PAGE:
That’s the sound of cars moving along the infinite conveyor belt, governed by the technology of its time.
Throughout history, the motor industry has always been of the most receptive industries to emerging technologies, and innovation scoops cars onto a continual, evolutionary conveyor belt of constant change. The likes of Karl Benz and Henry Ford are responsible for kindling cars on the conveyor belt and since then, technology has redefined the way cars are manufactured, operated and maintained. Take the way cars function for example; they can either use fuel, electric and hybrid or solar energy systems.
There were 52,000 alternative-fuel vehicles on British roads by the end of 2014, most of which were electric cars and hybrids created to solve the ecological issues that have managed to mount up over the years. We’re always tinkering with technology, and we have to er on the side of caution when it comes to putting cars which could potentially pollute the environment on the assembly line.
Used wisely, technology can take the environmental burden off of our shoulders and here, we give a nod to the Nissan Leaf for this.
When was the Nissan Leaf first introduced?
When the electric Leaf zinged onto the streets in the early 2000s, every cost-cutter in their right mind wanted a piece of it. The car combated gasoline prices and offered incentives like tax breaks and access to HOV freeway lanes.
How does the Nissan Leaf save energy?
It’s in this car’s nature to go the distance, with Eco-friendly driving modes which increase regenerative braking and limit engine power to help you milk miles from the battery.
You can drive up to 168 miles in the Nissan Leaf, that's 24 miles further than in the Volkswagen E-Golf. In the Nissan Leaf E+, you gain a superb 71 miles, and the power output stands at 214bhp compared to the standard car's 148bhp.
Home charging from a 7kW wallbox will take some eight hours in the cheaper model, or 10 hours for the bigger battery in the Leaf e+ version. There’s no difference in the way the two Leaf models drive; they’re both composed and inoffensive, as well as brimming with technology.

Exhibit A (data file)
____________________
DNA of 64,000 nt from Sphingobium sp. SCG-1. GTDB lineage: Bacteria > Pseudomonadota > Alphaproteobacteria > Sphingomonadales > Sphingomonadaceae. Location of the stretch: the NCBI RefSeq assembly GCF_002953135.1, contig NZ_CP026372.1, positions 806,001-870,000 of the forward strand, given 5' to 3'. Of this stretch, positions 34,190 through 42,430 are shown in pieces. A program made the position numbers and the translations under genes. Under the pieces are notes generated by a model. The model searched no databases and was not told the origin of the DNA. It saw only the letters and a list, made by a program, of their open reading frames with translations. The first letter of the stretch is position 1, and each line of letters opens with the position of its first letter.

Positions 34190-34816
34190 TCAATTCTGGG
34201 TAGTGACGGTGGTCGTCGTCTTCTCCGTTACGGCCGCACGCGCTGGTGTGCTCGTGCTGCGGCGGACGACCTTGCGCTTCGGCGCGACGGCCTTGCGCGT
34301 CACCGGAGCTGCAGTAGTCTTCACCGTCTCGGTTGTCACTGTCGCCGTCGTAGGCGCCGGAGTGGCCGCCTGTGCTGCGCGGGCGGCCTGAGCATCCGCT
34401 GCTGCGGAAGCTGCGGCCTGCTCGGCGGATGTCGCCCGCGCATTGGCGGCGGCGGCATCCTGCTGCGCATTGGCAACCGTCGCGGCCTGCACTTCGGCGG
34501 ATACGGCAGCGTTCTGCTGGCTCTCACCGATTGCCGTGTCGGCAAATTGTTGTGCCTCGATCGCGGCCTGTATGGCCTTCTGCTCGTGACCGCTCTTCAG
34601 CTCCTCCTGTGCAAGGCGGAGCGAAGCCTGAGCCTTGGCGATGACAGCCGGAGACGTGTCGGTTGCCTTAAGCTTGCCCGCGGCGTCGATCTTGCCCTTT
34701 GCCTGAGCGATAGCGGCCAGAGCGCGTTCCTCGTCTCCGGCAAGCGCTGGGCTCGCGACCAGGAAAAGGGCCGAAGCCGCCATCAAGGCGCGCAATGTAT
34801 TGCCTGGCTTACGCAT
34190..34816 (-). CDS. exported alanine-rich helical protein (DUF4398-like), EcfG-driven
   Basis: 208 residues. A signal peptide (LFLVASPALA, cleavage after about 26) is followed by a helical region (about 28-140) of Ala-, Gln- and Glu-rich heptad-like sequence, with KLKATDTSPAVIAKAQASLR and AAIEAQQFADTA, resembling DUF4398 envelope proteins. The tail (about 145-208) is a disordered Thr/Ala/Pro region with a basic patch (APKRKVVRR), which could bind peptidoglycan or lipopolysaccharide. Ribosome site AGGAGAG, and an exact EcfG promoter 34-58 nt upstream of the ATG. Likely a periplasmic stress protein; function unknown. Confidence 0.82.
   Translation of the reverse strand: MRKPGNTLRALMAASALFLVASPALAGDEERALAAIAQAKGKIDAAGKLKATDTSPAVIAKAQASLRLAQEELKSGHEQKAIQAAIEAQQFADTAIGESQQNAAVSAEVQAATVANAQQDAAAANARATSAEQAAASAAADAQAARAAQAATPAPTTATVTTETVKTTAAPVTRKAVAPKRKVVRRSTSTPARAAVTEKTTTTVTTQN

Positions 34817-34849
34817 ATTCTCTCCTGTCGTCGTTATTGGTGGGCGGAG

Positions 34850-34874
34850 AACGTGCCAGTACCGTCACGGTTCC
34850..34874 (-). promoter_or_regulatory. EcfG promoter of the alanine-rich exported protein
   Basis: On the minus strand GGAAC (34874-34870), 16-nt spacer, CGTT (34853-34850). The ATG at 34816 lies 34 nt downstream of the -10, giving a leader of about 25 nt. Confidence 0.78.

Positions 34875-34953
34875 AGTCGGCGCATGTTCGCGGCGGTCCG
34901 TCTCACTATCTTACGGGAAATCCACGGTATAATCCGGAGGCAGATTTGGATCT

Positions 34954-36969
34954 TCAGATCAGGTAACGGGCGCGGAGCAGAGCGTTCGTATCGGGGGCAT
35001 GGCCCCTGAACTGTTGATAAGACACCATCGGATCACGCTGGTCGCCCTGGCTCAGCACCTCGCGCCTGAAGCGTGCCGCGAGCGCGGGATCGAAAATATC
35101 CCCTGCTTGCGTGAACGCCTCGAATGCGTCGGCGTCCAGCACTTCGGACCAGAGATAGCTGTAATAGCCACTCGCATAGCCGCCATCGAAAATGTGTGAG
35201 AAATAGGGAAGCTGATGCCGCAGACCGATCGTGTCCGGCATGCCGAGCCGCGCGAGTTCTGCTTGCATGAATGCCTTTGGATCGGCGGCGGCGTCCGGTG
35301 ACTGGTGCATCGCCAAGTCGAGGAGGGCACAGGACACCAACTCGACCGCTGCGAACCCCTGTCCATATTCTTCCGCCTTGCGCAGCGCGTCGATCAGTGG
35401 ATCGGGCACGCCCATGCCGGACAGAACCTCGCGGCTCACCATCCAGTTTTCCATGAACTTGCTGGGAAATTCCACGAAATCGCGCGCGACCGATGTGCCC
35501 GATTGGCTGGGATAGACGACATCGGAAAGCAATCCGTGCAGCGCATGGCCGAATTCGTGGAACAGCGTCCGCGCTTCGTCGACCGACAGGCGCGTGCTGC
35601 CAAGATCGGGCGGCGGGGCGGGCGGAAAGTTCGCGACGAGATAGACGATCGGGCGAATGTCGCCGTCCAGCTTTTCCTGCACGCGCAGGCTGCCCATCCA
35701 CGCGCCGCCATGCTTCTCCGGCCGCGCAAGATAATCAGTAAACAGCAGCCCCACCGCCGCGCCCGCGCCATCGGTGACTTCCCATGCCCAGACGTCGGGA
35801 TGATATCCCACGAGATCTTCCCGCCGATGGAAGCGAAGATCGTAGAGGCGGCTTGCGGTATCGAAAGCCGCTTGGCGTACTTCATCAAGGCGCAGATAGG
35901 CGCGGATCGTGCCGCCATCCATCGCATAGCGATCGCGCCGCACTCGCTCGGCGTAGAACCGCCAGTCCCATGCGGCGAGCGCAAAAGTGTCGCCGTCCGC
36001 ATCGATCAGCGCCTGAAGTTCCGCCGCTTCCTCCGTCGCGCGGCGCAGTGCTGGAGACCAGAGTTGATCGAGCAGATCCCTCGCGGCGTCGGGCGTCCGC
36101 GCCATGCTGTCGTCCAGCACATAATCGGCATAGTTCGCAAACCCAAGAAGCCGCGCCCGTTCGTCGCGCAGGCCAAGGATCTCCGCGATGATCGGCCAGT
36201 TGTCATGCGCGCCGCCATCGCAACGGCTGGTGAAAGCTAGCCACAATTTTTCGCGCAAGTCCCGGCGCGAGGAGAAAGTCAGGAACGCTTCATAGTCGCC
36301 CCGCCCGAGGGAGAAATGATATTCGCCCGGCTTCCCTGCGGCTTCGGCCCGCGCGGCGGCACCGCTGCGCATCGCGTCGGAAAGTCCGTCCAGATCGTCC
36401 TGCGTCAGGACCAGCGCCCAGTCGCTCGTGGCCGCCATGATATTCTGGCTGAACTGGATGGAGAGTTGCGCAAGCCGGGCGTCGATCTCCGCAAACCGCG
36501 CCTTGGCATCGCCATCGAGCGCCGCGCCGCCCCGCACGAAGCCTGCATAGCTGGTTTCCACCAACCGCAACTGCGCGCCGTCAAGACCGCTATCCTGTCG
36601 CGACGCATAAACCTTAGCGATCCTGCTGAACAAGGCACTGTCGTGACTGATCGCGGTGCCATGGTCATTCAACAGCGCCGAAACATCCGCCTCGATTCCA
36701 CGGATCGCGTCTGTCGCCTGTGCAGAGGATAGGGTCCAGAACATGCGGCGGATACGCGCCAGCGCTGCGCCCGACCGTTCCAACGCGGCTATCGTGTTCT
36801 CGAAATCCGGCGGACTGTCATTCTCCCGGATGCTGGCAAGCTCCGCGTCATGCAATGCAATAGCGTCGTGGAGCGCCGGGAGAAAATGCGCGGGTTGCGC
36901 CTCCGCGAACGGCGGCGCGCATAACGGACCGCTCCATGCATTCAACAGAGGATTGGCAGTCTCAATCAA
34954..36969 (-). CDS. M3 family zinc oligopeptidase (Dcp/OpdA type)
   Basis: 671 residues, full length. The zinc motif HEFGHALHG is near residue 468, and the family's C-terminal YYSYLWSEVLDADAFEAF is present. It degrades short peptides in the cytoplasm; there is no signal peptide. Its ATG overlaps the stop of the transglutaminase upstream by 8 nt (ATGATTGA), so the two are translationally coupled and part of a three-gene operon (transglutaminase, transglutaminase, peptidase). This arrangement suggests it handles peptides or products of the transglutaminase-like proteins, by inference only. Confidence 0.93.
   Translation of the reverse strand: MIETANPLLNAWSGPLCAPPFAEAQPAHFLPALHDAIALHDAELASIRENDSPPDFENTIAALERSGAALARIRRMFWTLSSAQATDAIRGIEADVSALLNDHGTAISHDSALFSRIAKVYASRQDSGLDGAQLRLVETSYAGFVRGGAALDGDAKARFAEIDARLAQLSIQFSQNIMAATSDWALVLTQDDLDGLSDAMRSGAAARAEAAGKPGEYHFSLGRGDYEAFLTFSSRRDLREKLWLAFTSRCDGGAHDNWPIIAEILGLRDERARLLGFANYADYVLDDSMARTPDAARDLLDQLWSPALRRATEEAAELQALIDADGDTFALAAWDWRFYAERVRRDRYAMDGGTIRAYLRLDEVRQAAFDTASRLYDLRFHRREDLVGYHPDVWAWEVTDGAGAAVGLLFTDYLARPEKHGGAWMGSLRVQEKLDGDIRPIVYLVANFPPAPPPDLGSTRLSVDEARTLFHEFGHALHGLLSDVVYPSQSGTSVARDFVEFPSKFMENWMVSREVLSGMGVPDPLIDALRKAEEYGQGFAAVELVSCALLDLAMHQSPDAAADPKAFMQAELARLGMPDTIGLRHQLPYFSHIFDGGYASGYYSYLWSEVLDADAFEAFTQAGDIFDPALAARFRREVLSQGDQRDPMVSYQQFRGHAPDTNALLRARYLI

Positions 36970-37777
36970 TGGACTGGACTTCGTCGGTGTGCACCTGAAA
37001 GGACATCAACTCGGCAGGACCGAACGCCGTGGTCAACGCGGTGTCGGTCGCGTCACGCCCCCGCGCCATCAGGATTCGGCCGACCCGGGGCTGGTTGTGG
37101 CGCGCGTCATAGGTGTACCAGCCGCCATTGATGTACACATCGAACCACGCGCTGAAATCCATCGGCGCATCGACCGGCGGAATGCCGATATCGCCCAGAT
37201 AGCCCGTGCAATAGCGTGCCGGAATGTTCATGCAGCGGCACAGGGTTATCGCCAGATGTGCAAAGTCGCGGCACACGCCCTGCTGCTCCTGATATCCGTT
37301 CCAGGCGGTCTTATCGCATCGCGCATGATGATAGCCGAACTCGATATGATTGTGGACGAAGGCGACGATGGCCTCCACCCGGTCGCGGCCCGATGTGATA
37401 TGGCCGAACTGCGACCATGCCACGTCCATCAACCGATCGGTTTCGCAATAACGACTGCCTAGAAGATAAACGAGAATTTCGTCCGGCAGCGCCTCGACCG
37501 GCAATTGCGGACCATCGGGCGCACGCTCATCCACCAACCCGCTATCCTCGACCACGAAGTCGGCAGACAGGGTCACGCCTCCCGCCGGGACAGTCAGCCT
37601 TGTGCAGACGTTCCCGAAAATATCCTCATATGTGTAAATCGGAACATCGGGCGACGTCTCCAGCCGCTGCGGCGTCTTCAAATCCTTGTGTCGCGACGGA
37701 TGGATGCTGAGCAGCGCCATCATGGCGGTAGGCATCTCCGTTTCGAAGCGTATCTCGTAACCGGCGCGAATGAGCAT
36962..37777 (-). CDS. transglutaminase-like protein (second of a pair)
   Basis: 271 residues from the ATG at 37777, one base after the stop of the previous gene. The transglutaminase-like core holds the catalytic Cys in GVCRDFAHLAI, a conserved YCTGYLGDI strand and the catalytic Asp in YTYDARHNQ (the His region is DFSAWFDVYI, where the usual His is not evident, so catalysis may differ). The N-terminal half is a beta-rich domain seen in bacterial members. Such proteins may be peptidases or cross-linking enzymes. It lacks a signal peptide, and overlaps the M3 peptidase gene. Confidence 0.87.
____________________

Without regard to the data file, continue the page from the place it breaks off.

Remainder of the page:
Engage the E-pedal to go easy on your feet, as just taking your foot off the accelerator with this bit of kit is kind of like hitting the brakes.
What are some differences between the versions of the Nissan Leaf?
Which Nissan Leaf you go for depends entirely on your lifestyle, starting with the Acenta as your basic, entry level model. The 40KwH battery capacity is the same across the Acenta, N-Connecta and Tekna that we have available, and you won’t have to worry about changing that battery for around five to seven years.
If you want an electric car to save money on fuel and you feel you don’t need fancy technology to check your blind spot, then the Acenta is clearly your best bet. You’re greeted by an infotainment system with 8” touchscreen, NissanConnectServices and Door to Door Navigation powered by TomTom, which is great for long journeys.
You don’t gain any extra miles on the N-Connecta, but it’s definitely better for city driving. If you’re the type that turns into a nervous wreck during a trip around a metropolis, then the N-Connecta will keep you in check. The car benefits from an Intelligent Around View Monitor and Moving Object Detection, plus Intelligent Driver Alertness.
Lighting the way for intelligent technology and leading the way for night drives is the Nissan Leaf Tekna, with responsive LED Auto Headlights to guide you through the darkness and areas that aren’t as well-lit. Both the N-Connecta and the Tekna get electric-folding door mirrors too, which give off a Back to the Future ‘DeLorean’ kind of vibe.
The Tekna ProPilot system illuminates the steering wheel and you can see how centrally you are positioned in-lane, which will give you reassurance in windy weather.
To sum up...
You don’t gain any extra miles on the N-Connecta or Tekna so if you’re looking for a basic commuter car, stick with the Leaf Acenta. The N-Connecta is a city driver’s little helper with intelligent technology to keep you alert, and the Tekna has got your back in fast traffic.